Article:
Six years in the making, The AMP: AIDS Memorial Pathway in Seattle was officially dedicated in late June, coinciding with the month that marked 40 years of the AIDS epidemic.
By the time lifesaving HIV meds became available in 1996, records from King County, which includes Seattle, showed that 5,111 county residents had been diagnosed with AIDS and 3,273 had died of the disease; statewide, the total loss of life was 8,000 people.
“Their names and stories are central to what we’re trying to do,” said AMP steering committee member and former Seattle council member Tom Rasmussen at the ceremony, explaining that the neighborhood and park where the AMP is located—Capitol Hill and Cal Anderson Park—have been central to the LGBTQ community for decades.
To honor the stories of those lost to AIDS, TheAMP.org offers a collection of videos and interviews with local people affected by HIV; visitors to the site are invited to share their own recollections. What’s more, an app allows viewers anywhere in the world to experience the memorial in 3-D augmented reality.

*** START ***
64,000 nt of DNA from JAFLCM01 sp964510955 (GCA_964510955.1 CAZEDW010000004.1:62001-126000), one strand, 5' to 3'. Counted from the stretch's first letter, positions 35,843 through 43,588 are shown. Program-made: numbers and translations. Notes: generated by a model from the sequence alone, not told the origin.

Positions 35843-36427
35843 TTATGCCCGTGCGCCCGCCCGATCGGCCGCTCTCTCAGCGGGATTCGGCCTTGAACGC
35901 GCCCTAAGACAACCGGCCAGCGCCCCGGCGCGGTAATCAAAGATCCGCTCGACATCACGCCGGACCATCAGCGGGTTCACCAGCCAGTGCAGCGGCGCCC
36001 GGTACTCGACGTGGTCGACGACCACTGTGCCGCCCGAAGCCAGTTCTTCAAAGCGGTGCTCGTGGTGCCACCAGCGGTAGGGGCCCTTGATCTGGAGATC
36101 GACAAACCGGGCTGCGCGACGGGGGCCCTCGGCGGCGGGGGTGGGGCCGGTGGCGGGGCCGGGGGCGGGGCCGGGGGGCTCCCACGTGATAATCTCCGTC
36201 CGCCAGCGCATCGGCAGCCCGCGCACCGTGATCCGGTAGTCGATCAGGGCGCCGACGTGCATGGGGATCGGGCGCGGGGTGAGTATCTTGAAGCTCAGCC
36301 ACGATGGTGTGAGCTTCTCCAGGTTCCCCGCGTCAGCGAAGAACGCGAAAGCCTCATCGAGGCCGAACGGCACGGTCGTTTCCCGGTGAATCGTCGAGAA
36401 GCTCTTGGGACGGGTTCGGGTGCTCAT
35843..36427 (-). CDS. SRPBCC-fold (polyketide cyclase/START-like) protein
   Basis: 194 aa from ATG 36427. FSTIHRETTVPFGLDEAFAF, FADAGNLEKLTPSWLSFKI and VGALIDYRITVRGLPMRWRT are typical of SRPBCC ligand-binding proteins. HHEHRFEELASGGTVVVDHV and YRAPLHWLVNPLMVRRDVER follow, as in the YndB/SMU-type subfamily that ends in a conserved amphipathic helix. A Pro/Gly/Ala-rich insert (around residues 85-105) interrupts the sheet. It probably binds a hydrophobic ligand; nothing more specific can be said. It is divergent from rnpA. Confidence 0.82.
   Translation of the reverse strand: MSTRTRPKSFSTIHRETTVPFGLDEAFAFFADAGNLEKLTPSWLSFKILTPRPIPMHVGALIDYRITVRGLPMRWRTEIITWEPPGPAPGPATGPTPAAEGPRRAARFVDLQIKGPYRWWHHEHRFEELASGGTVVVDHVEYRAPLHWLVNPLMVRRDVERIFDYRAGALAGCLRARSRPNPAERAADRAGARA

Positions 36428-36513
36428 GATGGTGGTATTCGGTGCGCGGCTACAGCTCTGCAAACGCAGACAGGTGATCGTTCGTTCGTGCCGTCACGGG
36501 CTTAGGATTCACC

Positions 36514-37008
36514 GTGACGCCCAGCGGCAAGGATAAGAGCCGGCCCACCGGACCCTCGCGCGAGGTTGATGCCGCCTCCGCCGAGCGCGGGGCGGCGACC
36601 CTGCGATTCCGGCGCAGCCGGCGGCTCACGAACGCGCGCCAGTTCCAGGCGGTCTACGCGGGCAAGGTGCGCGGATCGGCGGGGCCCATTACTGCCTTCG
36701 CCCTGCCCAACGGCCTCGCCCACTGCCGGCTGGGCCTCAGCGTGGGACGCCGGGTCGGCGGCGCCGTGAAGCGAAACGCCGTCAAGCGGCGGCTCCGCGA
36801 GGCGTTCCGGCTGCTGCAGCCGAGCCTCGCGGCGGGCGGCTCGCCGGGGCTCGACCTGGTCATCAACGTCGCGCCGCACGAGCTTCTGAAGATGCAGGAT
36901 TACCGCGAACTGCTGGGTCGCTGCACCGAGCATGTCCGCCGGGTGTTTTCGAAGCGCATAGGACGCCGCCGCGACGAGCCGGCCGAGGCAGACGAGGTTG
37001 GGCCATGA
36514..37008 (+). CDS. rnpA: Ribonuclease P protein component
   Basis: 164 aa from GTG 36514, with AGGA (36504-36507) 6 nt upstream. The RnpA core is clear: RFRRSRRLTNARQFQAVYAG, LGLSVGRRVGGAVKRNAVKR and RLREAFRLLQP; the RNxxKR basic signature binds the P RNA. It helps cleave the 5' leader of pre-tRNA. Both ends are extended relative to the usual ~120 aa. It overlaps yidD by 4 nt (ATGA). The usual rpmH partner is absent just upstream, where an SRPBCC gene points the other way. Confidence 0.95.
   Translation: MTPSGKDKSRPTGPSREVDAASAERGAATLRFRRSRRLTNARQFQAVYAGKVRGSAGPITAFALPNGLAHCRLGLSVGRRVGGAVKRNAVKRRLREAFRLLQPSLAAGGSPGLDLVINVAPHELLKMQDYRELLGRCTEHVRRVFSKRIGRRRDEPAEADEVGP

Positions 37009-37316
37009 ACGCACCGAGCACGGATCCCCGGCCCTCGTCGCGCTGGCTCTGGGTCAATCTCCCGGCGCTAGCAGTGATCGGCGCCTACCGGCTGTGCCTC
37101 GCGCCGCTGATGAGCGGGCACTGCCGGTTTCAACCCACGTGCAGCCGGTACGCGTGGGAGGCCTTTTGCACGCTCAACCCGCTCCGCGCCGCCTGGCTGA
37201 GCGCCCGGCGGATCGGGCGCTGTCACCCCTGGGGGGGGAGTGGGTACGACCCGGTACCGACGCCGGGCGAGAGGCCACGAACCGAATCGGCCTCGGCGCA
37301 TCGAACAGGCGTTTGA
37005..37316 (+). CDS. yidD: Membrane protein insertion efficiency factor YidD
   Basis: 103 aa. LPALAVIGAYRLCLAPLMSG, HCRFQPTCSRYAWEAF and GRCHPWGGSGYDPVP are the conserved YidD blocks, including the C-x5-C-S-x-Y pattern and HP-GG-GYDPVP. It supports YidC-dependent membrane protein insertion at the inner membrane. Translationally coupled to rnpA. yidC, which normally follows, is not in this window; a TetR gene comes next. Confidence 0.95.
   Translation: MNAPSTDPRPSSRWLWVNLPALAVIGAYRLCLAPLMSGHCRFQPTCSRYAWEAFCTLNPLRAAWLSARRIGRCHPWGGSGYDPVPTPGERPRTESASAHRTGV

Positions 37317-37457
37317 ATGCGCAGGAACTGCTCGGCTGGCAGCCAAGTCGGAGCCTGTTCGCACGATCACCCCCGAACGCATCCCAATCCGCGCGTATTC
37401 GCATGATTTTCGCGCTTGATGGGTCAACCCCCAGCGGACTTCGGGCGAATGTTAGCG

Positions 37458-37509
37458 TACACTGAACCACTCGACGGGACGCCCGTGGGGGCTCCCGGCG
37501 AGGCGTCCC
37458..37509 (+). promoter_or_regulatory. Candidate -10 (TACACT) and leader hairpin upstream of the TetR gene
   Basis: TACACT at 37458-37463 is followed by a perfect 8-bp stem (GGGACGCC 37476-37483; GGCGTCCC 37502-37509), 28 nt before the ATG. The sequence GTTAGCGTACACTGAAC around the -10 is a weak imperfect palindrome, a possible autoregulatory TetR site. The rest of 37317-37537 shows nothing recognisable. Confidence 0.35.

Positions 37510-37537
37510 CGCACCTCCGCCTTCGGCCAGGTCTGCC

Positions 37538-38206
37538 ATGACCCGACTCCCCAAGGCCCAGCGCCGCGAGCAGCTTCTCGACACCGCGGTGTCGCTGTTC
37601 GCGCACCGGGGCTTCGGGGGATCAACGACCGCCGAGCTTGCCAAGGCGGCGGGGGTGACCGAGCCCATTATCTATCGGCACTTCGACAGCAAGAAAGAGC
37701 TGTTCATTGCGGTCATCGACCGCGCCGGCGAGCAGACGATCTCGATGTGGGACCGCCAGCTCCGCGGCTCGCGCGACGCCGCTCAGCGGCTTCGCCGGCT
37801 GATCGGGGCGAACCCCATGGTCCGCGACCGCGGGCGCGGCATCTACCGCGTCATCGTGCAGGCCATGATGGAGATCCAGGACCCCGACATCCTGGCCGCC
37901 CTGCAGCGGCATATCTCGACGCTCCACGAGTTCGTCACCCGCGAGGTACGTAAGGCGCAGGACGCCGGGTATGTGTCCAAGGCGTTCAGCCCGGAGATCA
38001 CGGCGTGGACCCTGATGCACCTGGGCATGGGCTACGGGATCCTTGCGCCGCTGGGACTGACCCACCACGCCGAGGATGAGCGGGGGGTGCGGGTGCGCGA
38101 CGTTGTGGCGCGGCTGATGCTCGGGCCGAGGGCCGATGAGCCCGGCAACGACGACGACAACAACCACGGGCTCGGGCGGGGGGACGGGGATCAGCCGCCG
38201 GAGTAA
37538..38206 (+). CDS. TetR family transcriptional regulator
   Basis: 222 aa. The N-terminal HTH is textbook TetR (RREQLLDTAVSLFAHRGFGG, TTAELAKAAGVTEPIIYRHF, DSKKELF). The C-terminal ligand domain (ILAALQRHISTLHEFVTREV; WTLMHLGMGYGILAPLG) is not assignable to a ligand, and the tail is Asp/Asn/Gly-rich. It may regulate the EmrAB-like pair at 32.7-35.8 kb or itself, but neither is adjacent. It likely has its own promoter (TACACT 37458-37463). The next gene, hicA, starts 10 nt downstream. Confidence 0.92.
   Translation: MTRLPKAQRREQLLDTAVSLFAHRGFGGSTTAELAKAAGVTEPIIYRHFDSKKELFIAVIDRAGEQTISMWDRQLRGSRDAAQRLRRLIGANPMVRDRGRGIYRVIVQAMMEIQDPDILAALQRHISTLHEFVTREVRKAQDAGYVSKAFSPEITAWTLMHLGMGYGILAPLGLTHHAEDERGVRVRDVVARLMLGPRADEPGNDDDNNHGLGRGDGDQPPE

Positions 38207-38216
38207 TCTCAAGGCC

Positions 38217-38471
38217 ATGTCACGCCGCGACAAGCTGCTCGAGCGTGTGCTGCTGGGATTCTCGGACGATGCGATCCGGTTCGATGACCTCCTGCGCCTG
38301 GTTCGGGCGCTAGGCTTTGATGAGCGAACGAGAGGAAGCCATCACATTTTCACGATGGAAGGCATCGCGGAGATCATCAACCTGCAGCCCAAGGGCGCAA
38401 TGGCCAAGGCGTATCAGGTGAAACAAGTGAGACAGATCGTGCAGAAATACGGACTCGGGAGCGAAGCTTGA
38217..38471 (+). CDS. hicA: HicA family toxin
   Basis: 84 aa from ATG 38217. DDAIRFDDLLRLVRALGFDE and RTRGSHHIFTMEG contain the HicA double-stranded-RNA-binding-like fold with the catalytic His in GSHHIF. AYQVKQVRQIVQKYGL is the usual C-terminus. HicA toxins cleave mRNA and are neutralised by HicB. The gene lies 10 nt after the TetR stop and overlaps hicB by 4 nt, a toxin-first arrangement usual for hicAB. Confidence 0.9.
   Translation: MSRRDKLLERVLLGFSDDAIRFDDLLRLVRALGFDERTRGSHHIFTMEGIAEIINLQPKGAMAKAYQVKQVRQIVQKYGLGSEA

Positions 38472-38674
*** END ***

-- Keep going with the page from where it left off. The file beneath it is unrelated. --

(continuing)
The $2.8 million AMP consists of four installations by regional artists:
andimgonnamisseverybody by Christopher Paul Jordan
The X, or a positive sign on its side, is made of audio speakers and recalls, according to The AMP, “the spaces of radical gathering, hospitality, celebration and care that Black, brown, poor, trans, queer and [other] excluded communities have forged to take care of their own.”
We’re Already Here by Civilization
The artist collaborative was inspired by actual “protest signs and their accompanying messages to evoke historic moments of public convergence.”
In This Way We Loved One Another by Storme Webber
Images in this work restore “missing narratives of working-class activists, healers, leaders, witnesses and ancestors lost to the AIDS crisis.”
Ribbon of Light by Horatio Hung-Yan Law
This series of three human-scale laminated glass sculptures will be installed in the park later this year. Words related to the epidemic are etched in the glass; they appear and disappear in response to changing light.